Today, even mobile devices include powerful GPUs, servers often include clusters of GPGPUs, and the latest generation of consoles contain shiny compute units. What opportunities do these recent changes in hardware offer AI and game programmers? Which techniques would reduce the amount of power your game uses, speed up offline pre-calculations by an order of magnitude, or significantly increase the amount of data you can process in real-time? This in-depth tutorial will explain (almost) everything you need to know about modern GPUs, how they perform on a variety of AI algorithms, and how best to leverage their power from standard languages such as OpenCL.
Using examples in decision making, visibility and path-finding, you'll see where there's low hanging fruit for massive parallelism as well as applications to avoid completely! You'll also discover what's in store for the near future, such as unified architectures, and turning standard C++ programs into hybrid compute kernels.
This session is intended for programmers keen on improving the performance of their games/code with new hardware, or simply reduce power consumption. It will cover details about GPU hardware, API concepts behind compute languages like OpenCL, and how to prepare for the future to integrate such techniques into C++ codebases.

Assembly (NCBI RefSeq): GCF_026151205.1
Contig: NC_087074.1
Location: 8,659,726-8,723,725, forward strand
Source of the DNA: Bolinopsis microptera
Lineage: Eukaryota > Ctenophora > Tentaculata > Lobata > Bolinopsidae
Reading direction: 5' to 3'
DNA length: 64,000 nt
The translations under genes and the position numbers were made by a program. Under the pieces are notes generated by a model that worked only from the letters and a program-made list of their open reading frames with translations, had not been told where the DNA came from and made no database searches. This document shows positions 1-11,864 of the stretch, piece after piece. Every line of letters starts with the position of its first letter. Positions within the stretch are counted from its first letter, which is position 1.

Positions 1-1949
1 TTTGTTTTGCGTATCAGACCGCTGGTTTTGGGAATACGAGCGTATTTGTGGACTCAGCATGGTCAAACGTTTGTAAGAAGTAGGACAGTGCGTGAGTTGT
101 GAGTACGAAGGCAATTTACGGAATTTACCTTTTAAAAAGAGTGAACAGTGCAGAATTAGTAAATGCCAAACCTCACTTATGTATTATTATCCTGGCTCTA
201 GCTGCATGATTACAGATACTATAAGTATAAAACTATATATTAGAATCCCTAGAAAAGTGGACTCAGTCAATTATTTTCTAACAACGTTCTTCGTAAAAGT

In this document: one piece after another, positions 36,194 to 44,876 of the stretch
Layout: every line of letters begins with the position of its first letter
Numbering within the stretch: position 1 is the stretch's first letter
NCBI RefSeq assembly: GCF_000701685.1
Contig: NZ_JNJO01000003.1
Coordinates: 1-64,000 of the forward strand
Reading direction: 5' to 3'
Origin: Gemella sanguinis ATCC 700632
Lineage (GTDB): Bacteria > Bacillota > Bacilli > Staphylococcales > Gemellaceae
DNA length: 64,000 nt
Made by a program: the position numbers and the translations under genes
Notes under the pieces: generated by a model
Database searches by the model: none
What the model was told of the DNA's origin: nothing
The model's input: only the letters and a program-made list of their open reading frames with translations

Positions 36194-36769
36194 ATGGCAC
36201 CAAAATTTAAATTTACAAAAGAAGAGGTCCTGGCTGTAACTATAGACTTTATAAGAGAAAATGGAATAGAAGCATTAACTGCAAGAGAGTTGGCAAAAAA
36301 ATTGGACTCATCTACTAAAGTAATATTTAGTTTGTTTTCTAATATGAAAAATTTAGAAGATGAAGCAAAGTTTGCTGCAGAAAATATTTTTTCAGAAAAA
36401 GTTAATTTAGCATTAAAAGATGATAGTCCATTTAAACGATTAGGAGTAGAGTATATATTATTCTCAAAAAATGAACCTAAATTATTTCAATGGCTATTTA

Anyone technically-minded interested in artificial intelligence for games, or game programmers unfamiliar with OpenCL or GPUs keen to learn something new!
Alex is the mastermind behind AiGameDev.com, the largest online hub dedicated to artificial intelligence in games. He has worked in the industry as a senior AI programmer for many years, in particular for Rockstar Games. He regularly consults with leading studios in Europe, most notably on the multiplayer bots for Killzone 2-3 at Guerrilla Games. Alex authored the book "AI Game Development" and often speaks about his research - including at the Paris Game AI Conference he co-organizes with his wife Petra. He's associate editor for the IEEE Transactions on AI in Games, and serves on the program committee for the AIIDE and CIG conferences. He's also leading the development of The AI Sandbox, an environment for rapid prototyping of artificial intelligence simulations.